What a Cyber Attack Will Cost Your Ophthalmology Practice

What a Cyber Attack Will Cost Your Ophthalmology Practice

What a Cyber Attack Will Cost Your Ophthalmology Practice

While you are busy caring for your patients and improving their eyesight, cyber attackers are working just as hard to infiltrate your systems. They will search until they find the most vulnerable prey (practices with minimum security) and then launch a silent attack to steal your patient information.

The Identity Theft Resource Center (ITRC) defines a data breach as “an incident in which an individual name plus a Social Security number, driver’s license number, medical record or financial record (credit/debit cards included) is potentially put at risk because of exposure.”

Patient records are overflowing with sensitive information such as credit card numbers, insurance information, birth dates and medical history – information that can be used for criminal activity and identity theft. Beyond patient records, technical equipment in your office is also at risk from cyber attackers. As more and more ophthalmologists turn to computer-guided systems for treatment, the networking capabilities of these systems can be hacked to reveal sensitive information. Worse yet, the settings of these intricate devices could be disrupted, leading to inaccurate treatment and disastrous results.

How Healthcare has been Affected

The ITRC has reported 8,190 data breach incidents from Jan. 1, 2005 through Dec. 20, 2017, exposing over 1 billion records. While the business sector sustained the most activity in 2017 at 50%, the medical/healthcare industries were a close second at 28%.

After the Attack

Once your practice is hacked, it will be a scramble to take charge of the situation, identify how the breach has affected your database or technologies and put safeguards in place immediately. This costs money to correct – plenty of it.

The Ponemon Institute has reported that breaches in health data security cost the U.S. healthcare industry a whopping $6.2 billion.

The actual cost of a cyber attack will depend on the size of your practice and the damage done, including security-related HIPAA violations. Large medical centers could end up spending millions of dollars to recover while smaller practices may be faced with bills amounting to hundreds of thousands of dollars.

Cyber criminals have become clever in demanding ransom money from practices in return for patient data. Unfortunately, when faced with this situation, many practices end up paying the ransom in order to quickly resolve the situation. There is no right answer when it comes to ransomware decisions; your practice will have to weigh the costs and timeframe of resolving the issue itself vs. paying the cyber criminals if this happens to you. Paying the ransom may make your practice more vulnerable to future attacks if proper security measures are not put into place immediately.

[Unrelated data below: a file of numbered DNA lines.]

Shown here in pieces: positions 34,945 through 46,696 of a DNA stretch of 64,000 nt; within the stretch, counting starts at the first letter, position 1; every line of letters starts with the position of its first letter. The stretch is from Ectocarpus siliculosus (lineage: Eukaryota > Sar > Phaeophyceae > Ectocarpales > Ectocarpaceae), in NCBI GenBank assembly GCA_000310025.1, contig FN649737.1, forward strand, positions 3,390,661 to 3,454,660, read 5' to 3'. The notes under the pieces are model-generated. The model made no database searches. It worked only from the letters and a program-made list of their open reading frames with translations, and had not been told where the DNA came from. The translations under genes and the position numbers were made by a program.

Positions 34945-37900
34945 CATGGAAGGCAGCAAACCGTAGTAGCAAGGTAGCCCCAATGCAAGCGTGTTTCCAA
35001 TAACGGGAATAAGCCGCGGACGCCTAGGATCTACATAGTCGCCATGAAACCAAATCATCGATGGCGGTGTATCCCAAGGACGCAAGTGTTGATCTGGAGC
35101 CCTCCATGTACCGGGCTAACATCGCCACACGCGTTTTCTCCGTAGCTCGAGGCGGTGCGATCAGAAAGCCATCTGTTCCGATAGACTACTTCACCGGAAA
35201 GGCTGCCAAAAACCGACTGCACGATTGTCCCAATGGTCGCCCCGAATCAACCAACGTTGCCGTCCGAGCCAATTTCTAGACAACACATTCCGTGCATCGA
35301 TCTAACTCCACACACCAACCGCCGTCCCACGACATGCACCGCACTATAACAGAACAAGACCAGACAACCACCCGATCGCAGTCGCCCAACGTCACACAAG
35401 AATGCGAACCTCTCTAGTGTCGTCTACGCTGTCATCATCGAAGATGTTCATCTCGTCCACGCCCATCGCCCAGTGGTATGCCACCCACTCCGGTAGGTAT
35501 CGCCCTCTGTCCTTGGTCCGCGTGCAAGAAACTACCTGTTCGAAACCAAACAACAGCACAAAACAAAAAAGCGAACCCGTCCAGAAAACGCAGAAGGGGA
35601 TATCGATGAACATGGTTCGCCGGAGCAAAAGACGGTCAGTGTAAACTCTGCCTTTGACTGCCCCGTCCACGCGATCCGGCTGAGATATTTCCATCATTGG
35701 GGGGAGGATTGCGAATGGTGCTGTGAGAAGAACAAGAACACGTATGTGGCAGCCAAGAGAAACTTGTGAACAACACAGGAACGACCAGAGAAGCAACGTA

Regardless of how the situation is resolved, reacting to a cyber attack will most definitely put a dent in any practice’s bottom line…and their reputation.

The Trust is Gone 

When you sustain a data breach, a cloud of distrust will enshroud your practice. Your revenue stream – current patients, prospects and your referral network – could dry up. There are simply too many competitors in the medical arena from which to choose – competitors that will appear more dependable with patient information.

Don’t Wait; Act Right Now

Getting control of your practice’s cyber vulnerability should be a top priority. The longer you wait, the more at risk you are putting your patients, your staff and your practice as a whole. It is recommended that you hire an organization to review your current system and devise a process to safeguard against threats as well as respond to breaches in the most effective manner possible.

Some of the tasks that may be recommended:

  • Educate your doctors about the potential threats and the importance of making this investment
  • Put security protocols in place for in-office mobile devices and computers such as never leaving devices unattended, requiring strong passwords, installing anti-theft apps and screen locks on devices, etc.
  • Train all staff on security policies and conduct reminder training sessions regularly
  • Regularly back up your technological equipment
  • Hire a company to continually monitor external and internal threats
  • Understand how your valuable information is being stored
  • Invest in technology and software to protect sensitive information
  • Devise a reaction plan to respond to crisis situations
  • Demand that your partners are undertaking similar security measures
  • Appoint a person or team to react immediately to any new threats, scams or attacks
  • Schedule regular meetings with management and the security team for information briefings

No one company can guarantee that their services will 100% eliminate a cyber attack from occurring. However, cyber security organizations are absolutely necessary in today’s world to protect your practice. There are ways to make these systems more affordable. One such method is by joining a Management Services Organization (MSO). MSOs gather the best of the best in service organizations under one umbrella and allow their MSO members to benefit from large group pricing to make services more cost-effective.

Advantage Healthcare Consulting, a division of Advantage Administration, is an MSO that is currently accepting new members. We have a network of resources for ophthalmology practices, including cyber security experts, that our members can access. We’ve done the legwork for you in identifying the most reliable and results-oriented companies; your practice can reap the benefits.

To learn more about options that will make your practice cyber threat ready, contact us today.